I’ve had several conversations with individuals who continue to attend the LDS church, even though they may have serious doubts about the theological/doctrinal claims, because they like the church’s emphasis on family.
For me, it is the church’s particular emphasis and teachings on family that first cracked open my nice comfortable safe belief in the church.
To be specific;
I find The Church’s focus on gender rolls, and the spiritual mandate to marry and have children extraordinarily damaging to individuals who do not fit so nice and neatly within that lifestyle. To be single or childless in the LDS community carries an enormous stigma, either pity for a failing that will only be rectified in the hereafter, or condemnation for a choice that will have eternal consequences. In a similar vein, the church, ignoring it’s own history with unconventional and controversial marriage practices (note attached photo), continues to foster prejudice against the homosexual community, a community in which family units of spouses and children are a major part.
Even for those who fit nicely within the heterosexual nuclear family model, I find the three hour church bloc (with it’s multiple meetings before and after) stressful on families with young children, likewise the church’s practice of extending labor intensive callings to parents with young children a harmful tendency that particularly adds to the duress of the wives/mothers in the family. Here I’m remembering a conversation with a ward member who counted it as a mark of his faithfulness that he rarely had an evening that he could spend at home with his wife and kids (four young children). This remark of his was concerning a “less active” member who had turned down a calling so as to spend evenings home with his family (that unenlightened man).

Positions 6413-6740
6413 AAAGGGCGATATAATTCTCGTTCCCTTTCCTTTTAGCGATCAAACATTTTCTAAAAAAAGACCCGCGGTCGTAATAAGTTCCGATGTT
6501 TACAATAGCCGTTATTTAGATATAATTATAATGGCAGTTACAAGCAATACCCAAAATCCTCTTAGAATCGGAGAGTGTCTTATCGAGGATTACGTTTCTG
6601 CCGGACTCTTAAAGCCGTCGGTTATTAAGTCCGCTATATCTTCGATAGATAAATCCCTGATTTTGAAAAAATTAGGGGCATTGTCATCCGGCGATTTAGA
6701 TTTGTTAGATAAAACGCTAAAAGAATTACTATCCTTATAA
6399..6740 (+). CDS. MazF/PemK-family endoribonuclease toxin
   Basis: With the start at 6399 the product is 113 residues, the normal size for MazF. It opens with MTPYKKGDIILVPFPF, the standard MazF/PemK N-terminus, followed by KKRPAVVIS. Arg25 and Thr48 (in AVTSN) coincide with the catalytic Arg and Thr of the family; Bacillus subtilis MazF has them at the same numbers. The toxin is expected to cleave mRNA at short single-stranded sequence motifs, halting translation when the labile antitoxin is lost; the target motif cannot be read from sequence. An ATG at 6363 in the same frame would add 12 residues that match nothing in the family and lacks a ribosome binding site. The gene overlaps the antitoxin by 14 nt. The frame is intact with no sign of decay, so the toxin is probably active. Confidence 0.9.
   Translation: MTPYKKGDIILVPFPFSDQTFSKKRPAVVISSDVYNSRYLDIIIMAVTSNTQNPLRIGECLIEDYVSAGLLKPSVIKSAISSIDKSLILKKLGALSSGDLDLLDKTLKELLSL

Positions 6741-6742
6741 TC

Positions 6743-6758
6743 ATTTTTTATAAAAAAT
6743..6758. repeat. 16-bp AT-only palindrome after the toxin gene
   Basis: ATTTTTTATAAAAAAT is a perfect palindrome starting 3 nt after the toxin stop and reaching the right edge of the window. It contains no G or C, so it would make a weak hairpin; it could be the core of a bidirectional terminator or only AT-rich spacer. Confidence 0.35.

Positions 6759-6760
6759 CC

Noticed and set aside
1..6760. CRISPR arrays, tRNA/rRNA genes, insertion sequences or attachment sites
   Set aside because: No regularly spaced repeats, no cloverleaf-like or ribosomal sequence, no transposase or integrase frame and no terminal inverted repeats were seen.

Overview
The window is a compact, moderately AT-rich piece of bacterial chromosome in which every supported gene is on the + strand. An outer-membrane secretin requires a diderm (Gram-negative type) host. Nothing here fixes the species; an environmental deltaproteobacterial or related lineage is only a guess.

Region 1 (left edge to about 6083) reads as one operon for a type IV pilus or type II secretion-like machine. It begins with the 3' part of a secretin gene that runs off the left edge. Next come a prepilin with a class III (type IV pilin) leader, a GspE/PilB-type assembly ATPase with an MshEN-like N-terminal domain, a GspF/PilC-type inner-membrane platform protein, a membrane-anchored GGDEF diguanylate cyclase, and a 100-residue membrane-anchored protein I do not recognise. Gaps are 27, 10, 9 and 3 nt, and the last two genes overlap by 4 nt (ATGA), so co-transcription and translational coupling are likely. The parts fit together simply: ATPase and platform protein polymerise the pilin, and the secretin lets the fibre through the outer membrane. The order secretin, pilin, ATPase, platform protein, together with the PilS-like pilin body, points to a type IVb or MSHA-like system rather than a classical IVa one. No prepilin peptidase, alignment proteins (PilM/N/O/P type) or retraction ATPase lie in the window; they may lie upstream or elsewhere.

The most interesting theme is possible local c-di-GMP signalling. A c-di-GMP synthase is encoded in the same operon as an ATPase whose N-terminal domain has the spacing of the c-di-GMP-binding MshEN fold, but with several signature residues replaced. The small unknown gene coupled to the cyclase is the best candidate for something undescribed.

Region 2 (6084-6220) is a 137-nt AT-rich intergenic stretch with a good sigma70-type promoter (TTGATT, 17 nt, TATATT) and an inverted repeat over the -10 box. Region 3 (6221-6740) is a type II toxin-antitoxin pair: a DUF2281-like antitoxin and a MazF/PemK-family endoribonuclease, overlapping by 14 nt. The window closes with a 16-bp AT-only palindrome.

Particularly damaging is the teaching spread around (especially amongst the singles) that any two people can be compatible in marriage as long as they have a firm testimony of the Gospel. This rhetoric is stultifying (intentionally I’m sure) to any sort of spiritual questing/questioning as partners risks being legally and financially tied to someone with whom the only things they have in common are a bunch of children and a hefty mortgage. (Likewise, referencing Caroline’s excellent post, I think the imperative to not put off childbearing is an intentional step to lock couples into a situation in which it is harder and harder to get out of. Especially considering how many very very young kids at LDS collages get married within months or even weeks of knowing each other.)
Granted, there is much about the culture and teachings that encourage strong family bonds and togetherness and provides a valuable community, but these things are not at all particular to the LDS Church.
What is more common is Church membership throwing a wrench into family relationships; here I am thinking of a friend whose in-laws cut them out of the family will when she and her husband left the church. And of the High Counsel man who spoke this past Mother’s Day about how his mother threatened to kill herself if he got married in the temple. (However, his testimony was so strong he married in the temple anyways and mom had to be put on round the clock suicide watch for a week or so. Yah, that was a lovely Mother’s Day talk.)
What all this really brings to mind is what I have heard over and over again from the pulpit: This Church is not just another nice church where you hear helpful teachings. You belong to The Church because you believe it is the only true one.
And chances are, it may damage your family relationships.